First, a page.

Dashboard/Widget Service

FIG. 5 is a block diagram of an exemplary dashboard/widget service 500. In some implementations, the service 500 generally includes one or more processors 502, memory 504, a network interface 506, a repository 508 and a web server 514. The service 500 can be a web site that includes one or more servers. The repository 508 is used to store user-centric information 501. The information 501 can include current configuration state for a device to facilitate restoration, user/heuristic models, available updates, available dashboards and widgets, information for displaying widgets (e.g., widget width and height) and for controlling the functionality of dashboards and widgets (e.g., work flows, navigation, access to resources, security) and any other information that has a user-centric nature (e.g., user profiles, preferences, personal information).

The repository 508 can be a database implemented on one or more storage devices (e.g., hard disks, optical disks, memory, storage area network (SAN)) using known database technology (e.g., MySQL®). The web server (e.g., Apache® web server) 514 serves web pages to devices 516 through the network interface 506 (e.g., network interface card, router, hub) and network 512 (e.g., the Internet, wireless network). Memory 504 can be any computer-readable medium (e.g., RAM, ROM, hard disks, optical disks, memory modules). Memory 504 can store instructions for execution by processor(s) 502 (e.g., Intel® Core™ Duo processors). The instructions can be for an operating system (e.g., Mac OS® X server, Windows® NT, Unix, GNI/Linux), network communication software (e.g., TCP/IP software), applications and/or any other software used by the configuration service 700.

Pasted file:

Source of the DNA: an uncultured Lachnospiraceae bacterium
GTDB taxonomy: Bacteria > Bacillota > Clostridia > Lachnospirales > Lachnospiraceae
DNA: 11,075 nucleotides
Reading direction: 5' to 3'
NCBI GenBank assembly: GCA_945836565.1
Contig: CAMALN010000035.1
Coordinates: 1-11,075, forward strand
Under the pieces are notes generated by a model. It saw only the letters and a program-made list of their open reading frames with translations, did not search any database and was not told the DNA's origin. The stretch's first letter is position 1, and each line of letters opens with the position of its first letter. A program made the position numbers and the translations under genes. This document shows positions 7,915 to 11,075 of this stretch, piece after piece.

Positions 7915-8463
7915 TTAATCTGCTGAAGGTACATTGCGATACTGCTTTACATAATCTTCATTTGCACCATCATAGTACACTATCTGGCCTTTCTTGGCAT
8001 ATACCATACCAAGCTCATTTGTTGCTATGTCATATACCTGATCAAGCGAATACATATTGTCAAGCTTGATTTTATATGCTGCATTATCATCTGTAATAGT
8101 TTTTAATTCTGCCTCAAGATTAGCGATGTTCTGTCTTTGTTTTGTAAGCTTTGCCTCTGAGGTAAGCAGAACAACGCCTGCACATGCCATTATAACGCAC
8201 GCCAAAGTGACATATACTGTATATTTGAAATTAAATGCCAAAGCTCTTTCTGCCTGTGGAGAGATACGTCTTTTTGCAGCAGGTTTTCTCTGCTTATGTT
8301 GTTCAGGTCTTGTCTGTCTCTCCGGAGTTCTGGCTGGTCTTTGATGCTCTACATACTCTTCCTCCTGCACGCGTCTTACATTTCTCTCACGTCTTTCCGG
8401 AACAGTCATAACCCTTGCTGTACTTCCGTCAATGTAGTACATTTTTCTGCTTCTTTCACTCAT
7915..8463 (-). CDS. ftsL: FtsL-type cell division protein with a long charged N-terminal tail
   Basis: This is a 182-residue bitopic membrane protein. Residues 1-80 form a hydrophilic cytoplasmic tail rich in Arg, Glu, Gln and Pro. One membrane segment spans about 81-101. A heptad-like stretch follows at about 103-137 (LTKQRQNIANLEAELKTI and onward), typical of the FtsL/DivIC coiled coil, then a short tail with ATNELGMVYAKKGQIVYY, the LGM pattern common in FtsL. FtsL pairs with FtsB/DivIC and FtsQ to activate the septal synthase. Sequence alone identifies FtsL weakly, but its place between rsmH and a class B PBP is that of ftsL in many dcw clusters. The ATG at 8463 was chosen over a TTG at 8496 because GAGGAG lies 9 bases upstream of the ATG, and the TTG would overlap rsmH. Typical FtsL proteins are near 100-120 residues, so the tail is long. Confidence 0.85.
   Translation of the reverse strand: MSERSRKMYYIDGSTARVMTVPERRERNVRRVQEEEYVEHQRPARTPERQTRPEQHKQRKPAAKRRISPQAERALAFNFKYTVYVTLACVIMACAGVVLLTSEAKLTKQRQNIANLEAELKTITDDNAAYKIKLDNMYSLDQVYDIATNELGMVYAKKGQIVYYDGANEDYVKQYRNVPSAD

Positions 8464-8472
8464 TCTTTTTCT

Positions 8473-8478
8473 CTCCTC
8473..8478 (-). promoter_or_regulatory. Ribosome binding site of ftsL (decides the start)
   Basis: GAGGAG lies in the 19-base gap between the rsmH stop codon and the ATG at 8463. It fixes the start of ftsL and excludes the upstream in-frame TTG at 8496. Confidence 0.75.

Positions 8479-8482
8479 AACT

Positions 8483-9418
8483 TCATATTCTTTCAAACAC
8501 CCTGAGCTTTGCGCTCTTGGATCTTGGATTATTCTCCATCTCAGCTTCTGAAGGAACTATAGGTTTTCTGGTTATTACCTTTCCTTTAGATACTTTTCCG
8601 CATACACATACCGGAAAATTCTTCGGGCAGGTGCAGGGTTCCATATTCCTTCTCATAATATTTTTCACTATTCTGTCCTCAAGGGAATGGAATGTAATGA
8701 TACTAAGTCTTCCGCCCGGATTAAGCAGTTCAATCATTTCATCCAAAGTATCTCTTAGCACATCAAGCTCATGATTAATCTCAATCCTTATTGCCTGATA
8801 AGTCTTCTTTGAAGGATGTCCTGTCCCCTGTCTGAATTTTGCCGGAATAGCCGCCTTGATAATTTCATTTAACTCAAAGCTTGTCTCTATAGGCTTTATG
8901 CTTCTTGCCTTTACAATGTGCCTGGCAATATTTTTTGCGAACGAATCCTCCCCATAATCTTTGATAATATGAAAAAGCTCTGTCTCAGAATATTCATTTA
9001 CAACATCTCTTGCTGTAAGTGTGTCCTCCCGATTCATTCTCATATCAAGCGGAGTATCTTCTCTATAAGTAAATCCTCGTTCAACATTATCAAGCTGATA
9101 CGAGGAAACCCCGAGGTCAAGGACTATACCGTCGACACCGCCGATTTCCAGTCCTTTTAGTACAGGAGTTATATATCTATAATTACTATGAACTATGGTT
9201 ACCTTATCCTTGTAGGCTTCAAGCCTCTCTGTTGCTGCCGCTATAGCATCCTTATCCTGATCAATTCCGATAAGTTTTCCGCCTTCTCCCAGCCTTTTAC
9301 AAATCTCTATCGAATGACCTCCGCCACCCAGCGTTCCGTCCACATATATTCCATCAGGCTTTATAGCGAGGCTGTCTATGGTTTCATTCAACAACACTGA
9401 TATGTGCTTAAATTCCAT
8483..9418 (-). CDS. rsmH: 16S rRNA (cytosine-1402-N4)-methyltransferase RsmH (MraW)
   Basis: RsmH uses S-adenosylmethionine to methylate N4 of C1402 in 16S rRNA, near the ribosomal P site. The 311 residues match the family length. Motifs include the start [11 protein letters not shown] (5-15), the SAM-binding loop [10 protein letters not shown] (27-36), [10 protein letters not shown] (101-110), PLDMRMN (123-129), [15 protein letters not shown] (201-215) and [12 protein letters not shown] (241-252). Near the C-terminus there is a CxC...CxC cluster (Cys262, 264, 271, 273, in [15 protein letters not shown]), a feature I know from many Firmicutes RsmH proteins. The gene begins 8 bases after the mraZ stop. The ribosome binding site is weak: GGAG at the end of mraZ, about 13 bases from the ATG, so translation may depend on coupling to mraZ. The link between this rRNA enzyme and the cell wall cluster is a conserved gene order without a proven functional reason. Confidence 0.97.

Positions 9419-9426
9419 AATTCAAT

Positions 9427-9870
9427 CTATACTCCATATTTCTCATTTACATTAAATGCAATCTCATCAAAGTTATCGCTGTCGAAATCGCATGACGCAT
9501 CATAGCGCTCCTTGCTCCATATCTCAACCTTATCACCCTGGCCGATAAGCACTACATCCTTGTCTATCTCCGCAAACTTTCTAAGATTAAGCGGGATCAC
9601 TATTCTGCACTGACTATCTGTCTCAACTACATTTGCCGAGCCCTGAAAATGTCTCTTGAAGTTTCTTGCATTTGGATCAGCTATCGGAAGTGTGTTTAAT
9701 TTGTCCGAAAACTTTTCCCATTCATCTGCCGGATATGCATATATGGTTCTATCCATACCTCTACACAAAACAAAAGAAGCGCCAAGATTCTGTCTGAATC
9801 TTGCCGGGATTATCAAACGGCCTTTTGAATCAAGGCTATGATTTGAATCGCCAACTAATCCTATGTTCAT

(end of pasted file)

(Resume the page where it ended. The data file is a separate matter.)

As described in reference to FIG. 1, a user 516 can connect a device to network 512 either directly or through a host computer. Upon connection, the user's browser can be automatically opened and the user can be directed by a URI to a website operated by the configuration service 500. The user 516 can be associated with a User ID that can be used by the configuration service 500 to index the repository 508 and identify user-centric information 501 associated with the User ID. In the example shown, “User ID 01” can be associated with a first user 516 of a particular brand and model of, for example, a media player/recorder. Similarly, the “User ID 02” can be associated with a second user 516 of a particular brand and model of mobile phone.

In some implementations, the service 500 maintains and stores in a repository 106 one or more user/heuristic models for users, which can be accessed by the users 516 over a network and used to recommend modifications to dashboards and widgets. The repository can also include configuration data, templates and other user data that can be used to modify dashboards and/widgets, as described in reference to FIGS. 1-4.

Dashboard/Widget APIs

In some implementations, dashboards and widgets interact with an application programming interface (API). A dashboard or widget can be installed on a device and configured to communicate with the device through the API. In some implementations, a dashboard or widget can introspect the environment of a device using the API, and then configure itself to work on the device using information obtained through the API. In some implementations, a dashboard or widget can provide information to the device through the API, allowing the device to configure itself to work with the dashboard or widget.

In some implementations, the API specifies a “presentation mode” that describes the display capability of a device. For example, a dashboard or widget can learn the “presentation mode” of a device and configure itself to comply with the mode. In some implementations, the “presentation mode” could include a “large display” configuration, a “medium display” configuration and a “small display” configuration, which correspond to the display size of the device. For example, in a “small display” configuration, the dashboard or widget can scale icons and images to fit the small display.

In some implementations, the API specifies an “input capability” that describes the input controls available on a device. A dashboard or widget can learn of the input capabilities of a device through the API and configure itself to work with those capabilities. For example, if a device includes a scroll wheel, a widget can configure itself to allow scrolling that is optimized for a scroll wheel.